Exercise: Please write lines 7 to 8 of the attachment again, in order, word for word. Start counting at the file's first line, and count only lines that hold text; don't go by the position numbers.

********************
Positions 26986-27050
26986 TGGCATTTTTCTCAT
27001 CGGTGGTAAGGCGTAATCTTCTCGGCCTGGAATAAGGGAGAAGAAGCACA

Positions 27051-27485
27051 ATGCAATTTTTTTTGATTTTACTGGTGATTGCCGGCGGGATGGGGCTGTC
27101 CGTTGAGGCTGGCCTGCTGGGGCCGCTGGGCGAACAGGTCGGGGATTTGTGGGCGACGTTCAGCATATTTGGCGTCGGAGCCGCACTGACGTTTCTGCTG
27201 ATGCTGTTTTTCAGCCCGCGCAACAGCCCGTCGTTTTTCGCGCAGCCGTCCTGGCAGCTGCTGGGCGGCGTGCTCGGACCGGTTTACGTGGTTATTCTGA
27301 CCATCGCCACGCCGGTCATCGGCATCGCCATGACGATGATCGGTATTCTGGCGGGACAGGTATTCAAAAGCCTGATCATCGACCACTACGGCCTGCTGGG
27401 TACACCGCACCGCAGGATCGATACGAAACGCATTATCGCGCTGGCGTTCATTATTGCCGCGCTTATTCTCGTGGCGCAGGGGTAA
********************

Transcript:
27201 ATGCTGTTTTTCAGCCCGCGCAACAGCCCGTCGTTTTTCGCGCAGCCGTCCTGGCAGCTGCTGGGCGGCGTGCTCGGACCGGTTTACGTGGTTATTCTGA
27301 CCATCGCCACGCCGGTCATCGGCATCGCCATGACGATGATCGGTATTCTGGCGGGACAGGTATTCAAAAGCCTGATCATCGACCACTACGGCCTGCTGGG